Tyler Hamilton vs. Lance Armstrong on 60 Minutes

Today is a scheduled rest day — I am riding the Salt Lake Century tomorrow with an eclectic group of friends. In a group of nine riders, there are three difference groups of my friends. It should be an interesting exercise to get them all to ride together and work as a team. Many of the riders don’t have a ton of experience riding in a group, which will be a great opportunity for them to learn and practice their group riding skills. They are really going to have to play well with others…

Tyler Hamilton vs. Lance Armstrong on 60 Minutes

Oh man oh man this drama is really starting to ramp up. If you have read this blog for a while, you know I am really intrigued by Lance Armstrong. The guy was the ultimate cyclist and a fantastic humanitarian. I have so much respect for the guy on so many levels. I am also in the camp that would like to know once and for all if he doped. I love to hear people say, “What does it matter? Let it go and let him continue to raise money for the LiveStrong Foundation.” I agree 100%. If it doesn’t matter, I want to know the truth. It wouldn’t make me see Lance in any less of a light.

That is why this latest round of accusations is the most devastating. You can read the write-up I did on Jeff Novitzky — the principal investigator on the Federal case — where I summarized a lot of what is going on in the case to get a basic background on the facts. Since the time I wrote that, Floyd Landis found out he was getting sued for defamation by the UCI for claiming that the organization covered up positive tests for Lance Armstrong. But this is not what this article is about.

Tyler Hamilton was a stud of a professional cyclist in my book. I love Tyler Hamilton. He rode in support of Lance at the U.S. Postal Service Team 1998-2001 and he rode for CSC after that. In the 2002 Giro de Italia he crashed, broke his shoulder, and still finished second. In the 2003 Tour de France he rode with a broken collarbone and won a stage just to prove he was a stud. Tyler was the first American to win Liege-Bastogne-Liege, one of the highlights of the Spring Classics schedule. He won Gold at the 2004 Olympics in the Individual Time Trial. Tyler is one of the best to come out of the U.S. cycling scene in a long time, but his career was also tainted by positive tests for banned substances and practices.

Tyler smoking his way to a Gold Medal in the Individual Time Trial at the 2004 Olympic Games

At the 2004 Olympics he was accused of blood doping. He got to keep his gold medal, but when he was accused of doping later that year, he ended up serving a two year suspension. He was accused of using banned substances and blood doping in the Operacion Puerto and was banned. Throughout the entire process he maintained his innocence and claimed he had never used illegal substances. He tested positive for the use of another banned substance in 2009 that was in an anti-depressant he was taking and banned for another 8 years. That means he is still banned from racing for another 6 years.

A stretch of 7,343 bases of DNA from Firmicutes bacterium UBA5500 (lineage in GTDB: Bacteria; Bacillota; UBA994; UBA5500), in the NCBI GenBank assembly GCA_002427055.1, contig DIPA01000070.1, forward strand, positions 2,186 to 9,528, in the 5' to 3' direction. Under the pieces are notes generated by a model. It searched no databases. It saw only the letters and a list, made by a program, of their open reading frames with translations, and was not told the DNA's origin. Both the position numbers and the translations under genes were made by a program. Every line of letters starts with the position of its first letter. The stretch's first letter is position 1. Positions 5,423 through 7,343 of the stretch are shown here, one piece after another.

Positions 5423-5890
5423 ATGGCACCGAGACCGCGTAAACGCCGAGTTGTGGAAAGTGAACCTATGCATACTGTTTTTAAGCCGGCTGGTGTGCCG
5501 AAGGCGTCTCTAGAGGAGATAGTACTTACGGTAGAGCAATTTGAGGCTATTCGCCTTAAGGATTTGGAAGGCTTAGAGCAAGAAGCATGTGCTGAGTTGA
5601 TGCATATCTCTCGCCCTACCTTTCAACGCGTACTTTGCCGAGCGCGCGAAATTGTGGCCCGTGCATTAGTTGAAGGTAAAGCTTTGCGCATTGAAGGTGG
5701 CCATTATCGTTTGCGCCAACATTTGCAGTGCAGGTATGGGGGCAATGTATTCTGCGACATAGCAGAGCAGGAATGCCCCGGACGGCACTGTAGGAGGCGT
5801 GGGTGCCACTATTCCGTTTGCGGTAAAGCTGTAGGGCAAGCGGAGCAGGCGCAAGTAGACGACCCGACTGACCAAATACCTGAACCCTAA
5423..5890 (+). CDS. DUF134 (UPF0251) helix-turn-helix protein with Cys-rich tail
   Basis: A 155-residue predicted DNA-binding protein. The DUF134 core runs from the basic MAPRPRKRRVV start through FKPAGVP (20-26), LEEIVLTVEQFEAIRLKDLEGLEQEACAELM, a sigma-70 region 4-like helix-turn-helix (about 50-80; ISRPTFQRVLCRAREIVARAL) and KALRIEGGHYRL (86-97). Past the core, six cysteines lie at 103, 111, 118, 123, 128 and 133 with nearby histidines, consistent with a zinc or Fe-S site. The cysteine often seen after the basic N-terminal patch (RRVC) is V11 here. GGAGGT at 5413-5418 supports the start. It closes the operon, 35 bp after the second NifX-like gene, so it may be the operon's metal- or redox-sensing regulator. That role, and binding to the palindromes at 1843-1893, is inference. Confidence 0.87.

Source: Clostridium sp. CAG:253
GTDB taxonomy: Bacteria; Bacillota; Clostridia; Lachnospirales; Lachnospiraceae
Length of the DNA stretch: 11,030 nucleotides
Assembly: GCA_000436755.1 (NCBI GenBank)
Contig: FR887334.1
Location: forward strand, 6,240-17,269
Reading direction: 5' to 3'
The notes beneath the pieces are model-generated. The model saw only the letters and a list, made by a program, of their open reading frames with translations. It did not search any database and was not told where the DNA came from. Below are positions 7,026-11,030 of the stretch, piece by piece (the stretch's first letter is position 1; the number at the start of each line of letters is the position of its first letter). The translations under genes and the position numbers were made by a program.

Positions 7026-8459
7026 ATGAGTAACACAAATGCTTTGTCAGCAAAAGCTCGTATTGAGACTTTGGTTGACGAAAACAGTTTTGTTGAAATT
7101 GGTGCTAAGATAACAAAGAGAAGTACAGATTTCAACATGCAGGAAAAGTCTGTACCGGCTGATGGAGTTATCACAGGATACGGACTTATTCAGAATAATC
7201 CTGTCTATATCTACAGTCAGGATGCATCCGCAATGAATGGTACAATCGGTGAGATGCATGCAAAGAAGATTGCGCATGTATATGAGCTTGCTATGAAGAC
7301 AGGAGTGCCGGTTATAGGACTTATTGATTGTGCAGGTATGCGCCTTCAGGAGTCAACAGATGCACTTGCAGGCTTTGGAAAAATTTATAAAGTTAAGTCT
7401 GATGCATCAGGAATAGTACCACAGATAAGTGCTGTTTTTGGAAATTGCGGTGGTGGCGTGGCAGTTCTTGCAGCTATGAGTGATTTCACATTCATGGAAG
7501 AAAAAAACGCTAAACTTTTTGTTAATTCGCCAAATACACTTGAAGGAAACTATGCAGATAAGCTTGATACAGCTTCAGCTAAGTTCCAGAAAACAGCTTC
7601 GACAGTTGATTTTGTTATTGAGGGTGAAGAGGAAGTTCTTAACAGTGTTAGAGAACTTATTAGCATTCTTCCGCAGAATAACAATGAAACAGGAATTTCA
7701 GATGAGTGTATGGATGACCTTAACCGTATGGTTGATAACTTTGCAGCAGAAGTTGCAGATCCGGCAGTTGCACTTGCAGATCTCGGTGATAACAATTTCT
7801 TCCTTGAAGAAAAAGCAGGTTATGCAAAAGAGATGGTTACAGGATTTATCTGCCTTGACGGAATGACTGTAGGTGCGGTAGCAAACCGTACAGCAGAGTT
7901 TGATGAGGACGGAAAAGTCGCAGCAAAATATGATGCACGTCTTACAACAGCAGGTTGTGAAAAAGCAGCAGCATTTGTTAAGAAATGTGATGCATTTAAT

That brings us to the current day. As part of Novitzky’s investigation, Tyler was subpoenaed by the Grand Jury. Tyler recently sent out an email to his family and friends that was picked up by the media where he says he basically unloaded on the Grand Jury because he was tired of lying. He was tired to trying to maintain his innocence when he knew he was guilty. He ended up telling the Grand Jury his version of the truth, which included that he doped, Lance Armstrong doped, and everyone else in the peleton was doping at the time. I am sure it felt like a huge weight was being lifted off of his shoulders. He claims he is the only person who knew about the doping, but I am sure that was to help out his ex-wife and others who had to have known about his practices.

Tyler, Lance, and Floyd in happier times

Now Tyler has an interview this Sunday being aired on 60 Minutes. In it he alleges that he saw Lance dope. He saw Lance use EPO and testosterone and infuse his blood with someone else’s. He did make the claim that he only saw Lance dope outside of competition, never in competition, but that is still against the rules and a technicality. Regardless, he corroborates what Floyd Landis, Stephen Swart, and Frankie Andreu (all former teammates) have been saying about Lance for years. I would say this is an interview worth watching at the very least. I think you will see a humble Tyler who bears his soul.

Unlike Floyd, Tyler has no ax to grind. He has no book to sell. From what we know, he will not personally benefit from this accusation. Tyler now coaches other cyclists, and I don’t think he is trying to drum up more business for himself — making this revelation for that purpose would be a flawed marketing strategy for sure. “Hey I doped, please let me coach you”. See the fallacy there?

The first thing Lance’s Camp did was attack the credibility of Tyler. That is PR 101 and I think a very weak move on their part. While I don’t necessarily take Tyler’s accusations at face value, I do think that in this case, where there is smoke there is fire. The stories from multiple sources are starting to align and make Lance look really, really dirty.

I am starting to think that my prediction that Novitzky would get to the bottom of the story was spot on. I for one hoped they wouldn’t find anything at the bottom of Lance’s dark place, but it looks like there may be an entire catacomb of skeletons there.

About the Author

I have been participating in running and triathlons for 10 years and love the feeling that training provides. You may not agree with me, but you know you just can't look away...